An indicative date of 24 May has been set for the return of indoor group exercise and training (numbers informed by venue) and the full return of outdoor sport (with an overall limit of 500 spectators at outdoor sporting events).

An indicative date of 31 May has been set for the return of competitive indoor sport (subject to risk assessment and appropriate mitigations).

The indicative date of 24 May is subject to review on 20 May.

Hospitals and healthcare

Visits

A phased approach to increasing the visitors to hospitals has been introduced in the latest guidance, applicable from 7 May.

In the initial period, visiting will be facilitated as follows, within COVID secure environments.

General hospitals

One daily visit from one of two nominated individuals (from up to two households) can be permitted, with the timing/ duration agreed with the person in charge.

Maternity

A chosen birth partner will be facilitated to accompany the pregnant woman to any pregnancy related appointments or ultrasound scans, and to accompany the pregnant woman for induction of labour, duration of labour and birth and, for up to three hours after the birth. 

Where the woman is receiving inpatient care, one daily visit from one of two nominated individuals (from up to two households) can be permitted.

Hospice care

One daily visit from two nominated individuals can be permitted at the same time.

Progression along the pathway will be as fast as possible while fully taking into account the risks in specific areas and will be monitored by the Trusts, the Public Health Agency and the Department of Health.

The guidance document 'a pathway to enhanced visiting' is available at:

As well as reading the full guidance, also check with individual hospitals/ wards before you visit, as restrictions are subject to change depending on prevailing circumstances in particular settings.

Health services

Hospitals, GP practices, dentists and pharmacies continue to provide care for those with health needs.

You should continue to seek advice from health and care professionals such as GPs, nurses and pharmacists. 

Ignoring potential health problems or symptoms can have serious consequences, so it is vitally important that you do not delay in seeking help.

Care homes

The most recent guidance 'visiting with care - a pathway' is intended to facilitate increased visiting in all health and social care settings, effective from 7 May 2021.  

In the initial period, visiting will be facilitated as follows:

  • increased number of visits per week to two; to be reviewed two weeks post implementation with a view to increasing to three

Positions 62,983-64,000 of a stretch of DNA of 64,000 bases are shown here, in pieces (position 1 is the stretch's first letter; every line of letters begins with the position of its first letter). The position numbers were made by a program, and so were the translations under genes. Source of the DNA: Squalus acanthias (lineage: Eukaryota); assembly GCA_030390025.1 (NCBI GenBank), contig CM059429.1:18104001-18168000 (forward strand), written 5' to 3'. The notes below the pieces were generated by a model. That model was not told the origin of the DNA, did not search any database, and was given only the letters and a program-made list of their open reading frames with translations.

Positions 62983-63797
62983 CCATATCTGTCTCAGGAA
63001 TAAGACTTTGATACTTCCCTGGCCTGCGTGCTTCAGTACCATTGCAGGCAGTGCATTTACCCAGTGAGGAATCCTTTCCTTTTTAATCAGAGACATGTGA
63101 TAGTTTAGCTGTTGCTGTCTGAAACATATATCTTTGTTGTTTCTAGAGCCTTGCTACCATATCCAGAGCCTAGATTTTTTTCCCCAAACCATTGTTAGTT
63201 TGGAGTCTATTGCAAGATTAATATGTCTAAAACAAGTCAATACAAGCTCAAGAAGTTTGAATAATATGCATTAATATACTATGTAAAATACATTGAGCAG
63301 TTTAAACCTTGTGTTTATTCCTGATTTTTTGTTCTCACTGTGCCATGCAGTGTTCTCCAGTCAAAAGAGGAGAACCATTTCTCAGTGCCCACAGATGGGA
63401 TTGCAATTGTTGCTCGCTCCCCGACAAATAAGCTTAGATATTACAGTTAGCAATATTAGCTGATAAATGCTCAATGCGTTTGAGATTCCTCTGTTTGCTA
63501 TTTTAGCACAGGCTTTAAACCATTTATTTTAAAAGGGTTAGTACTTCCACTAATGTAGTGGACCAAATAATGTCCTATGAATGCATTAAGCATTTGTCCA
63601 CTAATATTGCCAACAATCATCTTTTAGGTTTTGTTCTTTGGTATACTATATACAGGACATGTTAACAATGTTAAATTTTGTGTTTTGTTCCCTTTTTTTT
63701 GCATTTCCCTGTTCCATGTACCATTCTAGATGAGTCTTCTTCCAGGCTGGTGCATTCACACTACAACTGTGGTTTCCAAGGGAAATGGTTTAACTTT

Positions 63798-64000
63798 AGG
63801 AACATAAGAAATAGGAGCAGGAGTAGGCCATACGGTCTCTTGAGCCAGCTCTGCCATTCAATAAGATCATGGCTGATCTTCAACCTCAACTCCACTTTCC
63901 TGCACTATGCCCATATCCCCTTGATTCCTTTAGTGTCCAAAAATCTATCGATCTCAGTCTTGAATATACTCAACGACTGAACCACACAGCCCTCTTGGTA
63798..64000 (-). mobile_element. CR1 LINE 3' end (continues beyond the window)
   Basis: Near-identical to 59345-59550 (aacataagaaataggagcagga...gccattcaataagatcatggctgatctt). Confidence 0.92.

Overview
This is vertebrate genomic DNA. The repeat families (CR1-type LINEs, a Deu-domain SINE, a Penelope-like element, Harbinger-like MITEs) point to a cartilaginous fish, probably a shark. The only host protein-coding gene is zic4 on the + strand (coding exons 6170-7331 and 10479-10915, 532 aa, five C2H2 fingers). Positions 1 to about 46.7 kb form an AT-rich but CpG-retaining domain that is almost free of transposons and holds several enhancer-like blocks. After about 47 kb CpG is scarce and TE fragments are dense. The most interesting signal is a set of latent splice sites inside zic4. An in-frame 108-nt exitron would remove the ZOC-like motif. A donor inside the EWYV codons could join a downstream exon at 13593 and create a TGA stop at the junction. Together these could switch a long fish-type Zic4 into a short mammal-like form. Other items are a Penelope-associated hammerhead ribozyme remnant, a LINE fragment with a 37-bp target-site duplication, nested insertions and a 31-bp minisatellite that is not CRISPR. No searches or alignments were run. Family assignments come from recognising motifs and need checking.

• children can visit so long as they adhere to all required IPC measures
  • visits limited to two people at one time and lasting up to one hour
  • residents may resume trips out of the home (following the general restrictions applicable to the general public)

Progression along the pathway will be as fast as possible while fully taking into account the risks in specific areas and will be monitored by the Public Health Agency and the Department of Health.

You are recommended to read the full guidance document, available at the link below and check the applicable arrangements with the individual care home.

Marriages and civil partnerships

The number permitted to attend weddings and civil partnerships is to be informed by a risk assessment for the venue. 

Face coverings must be worn by all unless exempt, other than those in the marriage party.

Receptions or post ceremony gatherings are not permitted.

Customers can also view the facilities of venues used for marriages and civil partnerships, such as hotels and other venues, restricted to a maximum of four customers per visit.

Further guidance is available at:

Indicative date

An indicative date of 24 May has been set for the resumption of post ceremony receptions or functions.

The numbers attending post-ceremony celebrations will be determined by the venue on a risk assessed basis, taking account of the individual circumstances of each and adhering to all relevant public health advice and industry guidance.

There will be no restriction on the number of people seated at the ‘top table’, however other tables will be restricted to a maximum of 10. Children under 12 are excluded from table numbers.

Dancing will not be permitted - the only exception to this is the couple’s ‘first dance’. There should be no live music and ambient music should be at a level that permits normal conversation.

Social distancing should be maintained and venues must carry out a risk assessment and take all reasonable measures to limit the risk of transmission of the coronavirus.

Funerals

Funeral services are not permitted at private dwellings.

The number permitted to attend funerals in places of worship, funeral homes, the City of Belfast Crematorium or at a burial ground is to be informed by a risk assessment for the venue.

Where the death is not COVID-19 related, the remains of the deceased may be taken back to private homes and existing restrictions on household apply.

A person responsible for organising or operating a funeral or associated event elsewhere must comply with guidance on managing funerals and associated gatherings issued by the Department of Health.

For information about the City of Belfast Crematorium, visit the Belfast City Council website.

Any mourner displaying symptoms of COVID-19 should not attend a funeral, as they pose a risk to others.

The Public Health Agency has produced a number of useful documents to help bereaved families during the COVID-19 pandemic.

Indicative date

An indicative date of 24 May has been set for the resumption of post-funeral gatherings (numbers to be informed by a risk assessment for the venue).

The indicative date of 24 May is subject to review on 20 May.